The projected $1.1 billion shortfall pales in comparison to past deficits and the anticipated $37 billion two-year budget.

New year, new faces, same old challenge in the Minnesota Legislature: a state budget that's out of whack.

Yet again, the reconfigured Legislature that convenes on Tuesday will likely spend months searching for a solution to financial difficulties.

Along the way, lawmakers are preparing to debate proposals to legalize gay marriage, implement the state rollout of the federal health care law, impose hospital nurse-to-patient ratio requirements and borrow for civic center construction projects.

To hear Gov. Mark Dayton and leaders of the new Democratic majorities tell it, the painstaking process of assembling a two-year state budget will take center stage.

The projected $1.1 billion shortfall pales in comparison to past deficits and the anticipated $37 billion two-year budget. Then again, past fixes relied on clever accounting that soon allowed new deficits to sprout.

Dayton says lawmakers should no longer "try to disguise these problems or put them down the road. Let's deal with it now and get our fiscal house in order and see where we can go from there."

His insistence ensures there will be tough votes ahead. Dayton will ask the Democratic majorities to raise income taxes on top earners, although the full scope of his plan won't be known until he releases a budget proposal in a few weeks.

After two years in which Dayton struggled with Republicans in charge of the House and Senate, Democrats have total control now. November's election gave them a 72-61 majority in the House (pending one special election) and a 39-28 edge in the Senate.

Republicans aren't inclined to help Democrats pass a tax increase. They say there's ample room to cut spending instead.

"Typically, it is very, very easy for legislators to think of all the things they can spend money on and they start proposing things," said Sen. David Hann, the incoming Republican minority leader and a presumed candidate for governor in 2014. "I have yet to see a revenue structure that will yield consistently, year after year, that level of revenue."

The relatively large turnover in legislative membership means it will take time for new lawmakers to get up to speed on all the programs, revenue streams and special accounts in the budget. A full quarter of the House — 34 of 134 members — have never held the office before, while others are returning after being away for years. There are 23 Senate newcomers, but only 12 are legislative novices.

Freshman Rep. Mary Sawatzky, DFL-Willmar, admits that "the learning curve is very steep." As Sawatzky prepared in late December to set up her St. Paul apartment and hand off her teaching duties to a substitute, she was squeezing in meetings with constituents back home and studying issues she'll likely confront.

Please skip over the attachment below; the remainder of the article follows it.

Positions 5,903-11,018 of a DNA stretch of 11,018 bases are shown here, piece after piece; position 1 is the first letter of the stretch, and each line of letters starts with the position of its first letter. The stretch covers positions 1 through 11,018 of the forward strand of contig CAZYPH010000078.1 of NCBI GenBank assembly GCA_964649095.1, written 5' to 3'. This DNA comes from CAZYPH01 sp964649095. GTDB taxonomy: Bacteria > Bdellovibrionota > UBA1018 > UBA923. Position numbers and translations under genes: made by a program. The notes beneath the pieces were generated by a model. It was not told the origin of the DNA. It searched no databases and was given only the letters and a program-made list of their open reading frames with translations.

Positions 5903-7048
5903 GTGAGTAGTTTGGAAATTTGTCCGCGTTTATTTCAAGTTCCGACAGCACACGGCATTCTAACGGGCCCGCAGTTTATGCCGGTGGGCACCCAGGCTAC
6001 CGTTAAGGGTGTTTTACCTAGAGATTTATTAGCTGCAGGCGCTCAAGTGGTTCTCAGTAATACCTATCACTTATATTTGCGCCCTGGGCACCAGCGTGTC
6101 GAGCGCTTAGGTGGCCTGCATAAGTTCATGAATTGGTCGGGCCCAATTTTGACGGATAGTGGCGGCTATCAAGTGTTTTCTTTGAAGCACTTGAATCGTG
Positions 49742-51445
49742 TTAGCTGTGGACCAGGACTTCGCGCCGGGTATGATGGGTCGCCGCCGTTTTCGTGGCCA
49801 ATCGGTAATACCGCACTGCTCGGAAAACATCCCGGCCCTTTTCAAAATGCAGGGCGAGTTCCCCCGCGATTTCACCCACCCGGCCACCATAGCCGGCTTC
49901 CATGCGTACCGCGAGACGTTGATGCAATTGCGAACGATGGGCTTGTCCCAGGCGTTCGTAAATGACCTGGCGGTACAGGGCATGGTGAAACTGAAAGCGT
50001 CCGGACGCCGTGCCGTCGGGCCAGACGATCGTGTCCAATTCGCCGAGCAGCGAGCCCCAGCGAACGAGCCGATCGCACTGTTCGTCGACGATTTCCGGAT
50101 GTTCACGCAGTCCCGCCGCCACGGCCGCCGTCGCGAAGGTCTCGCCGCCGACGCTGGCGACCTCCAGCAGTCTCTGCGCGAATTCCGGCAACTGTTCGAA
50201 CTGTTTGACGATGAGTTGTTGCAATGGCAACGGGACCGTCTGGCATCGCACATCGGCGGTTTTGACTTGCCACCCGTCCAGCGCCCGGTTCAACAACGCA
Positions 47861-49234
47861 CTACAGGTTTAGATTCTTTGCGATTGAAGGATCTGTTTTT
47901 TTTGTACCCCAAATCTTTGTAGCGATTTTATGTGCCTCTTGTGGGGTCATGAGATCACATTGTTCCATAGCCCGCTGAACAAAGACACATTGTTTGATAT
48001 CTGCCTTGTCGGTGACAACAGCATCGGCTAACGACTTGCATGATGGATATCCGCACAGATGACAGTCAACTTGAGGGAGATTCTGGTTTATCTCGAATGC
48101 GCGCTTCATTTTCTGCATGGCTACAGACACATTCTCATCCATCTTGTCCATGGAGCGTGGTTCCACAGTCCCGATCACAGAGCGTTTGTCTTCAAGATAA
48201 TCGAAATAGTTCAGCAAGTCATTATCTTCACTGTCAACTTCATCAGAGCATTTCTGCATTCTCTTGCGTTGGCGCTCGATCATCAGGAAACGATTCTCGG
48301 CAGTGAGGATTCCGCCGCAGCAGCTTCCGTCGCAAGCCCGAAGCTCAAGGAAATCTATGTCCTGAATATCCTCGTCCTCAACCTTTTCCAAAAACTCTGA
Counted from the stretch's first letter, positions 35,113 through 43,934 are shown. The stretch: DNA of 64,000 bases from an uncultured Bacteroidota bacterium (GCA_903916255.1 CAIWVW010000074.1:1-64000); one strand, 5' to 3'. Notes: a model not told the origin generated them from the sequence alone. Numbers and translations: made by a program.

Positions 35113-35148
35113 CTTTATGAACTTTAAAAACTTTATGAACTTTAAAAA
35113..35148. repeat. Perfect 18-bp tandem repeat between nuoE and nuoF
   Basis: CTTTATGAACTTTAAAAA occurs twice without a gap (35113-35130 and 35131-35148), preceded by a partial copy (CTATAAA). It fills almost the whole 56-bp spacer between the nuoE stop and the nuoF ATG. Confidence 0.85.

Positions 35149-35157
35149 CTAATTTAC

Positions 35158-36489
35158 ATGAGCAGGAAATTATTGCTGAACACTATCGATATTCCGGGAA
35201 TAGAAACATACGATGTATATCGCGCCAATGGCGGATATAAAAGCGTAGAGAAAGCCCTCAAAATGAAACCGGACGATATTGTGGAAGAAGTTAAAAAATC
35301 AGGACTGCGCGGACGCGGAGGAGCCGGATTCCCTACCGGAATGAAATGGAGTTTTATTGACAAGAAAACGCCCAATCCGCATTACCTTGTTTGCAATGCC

She said her constituents desperately want an end to the partisan stubbornness that, among other things, led to government gridlock and shutdowns. During a recent three-day freshman retreat, Sawatzky made a point of getting to know members of both political parties, hoping for productive relationships later.

"The last 10 years haven't been pretty," she said. "We have to get this thing figured out."

The uncertain economy complicates things. The "fiscal cliff" standoff in Washington made it difficult for state economic forecasters to get a clear read on Minnesota's financial conditions. They warned when projecting the deficit that it could change a lot depending on what federal leaders decided on. It will be late February or early March before lawmakers get a fresh analysis of state financial trends, meaning no solid budget decisions can be made before then.

Some things will move quicker.

Dayton's administration is establishing a state health insurance exchange, which is one of the requirements of the federal health care law passed during President Barack Obama's first term. It will be a portal for consumers to shop around for policies, with a goal of having it operational by the next open enrollment period in October.

Overdue state employee contracts also await legislative ratification. The pacts, which include 2 percent raises for thousands of unionized state workers, can't be amended by the Legislature but need approval to officially take hold. The contracts are so tardy that only six months are left before they expire. A new round of negotiations is due to begin this spring, with Dayton already indicating he will seek to offer insurance coverage for unmarried domestic partners of state employees.

Bigger gay rights debates will hang over the session. Advocates of legalizing gay marriage say they'll press their case. They hope to capitalize on November's defeat by voters of a ballot measure that would have enshrined Minnesota's ban on same-sex marriage in the state constitution.

Likewise, some of those who led the charge against another failed ballot measure that would have required voters to show photo ID at the polls have set their sights on other voting matters. There are calls to enact a broader system for early voting, perhaps by opening polling places weeks before Election Day or by removing the need for a valid excuse to vote absentee.

Dayton and legislative leaders have cautioned they won't let policy issues take precedence over the budget. They realize they will invite political criticism if they stray too far from the main task, although Dayton said he expects the criticism to come no matter what.

"Any tiptoe we take we'll be accused of overreaching," Dayton said at a recent forum. "This is not going to be as some fear and some hope a sky-is-the-limit kind of approach."

Legislative leaders may hope to finish early, but they're not promising it. The last time lawmakers finished their yearly session notably early was in 1998, when they left St. Paul a few weeks into April.

The constitutional deadline for adjournment this year is May 20.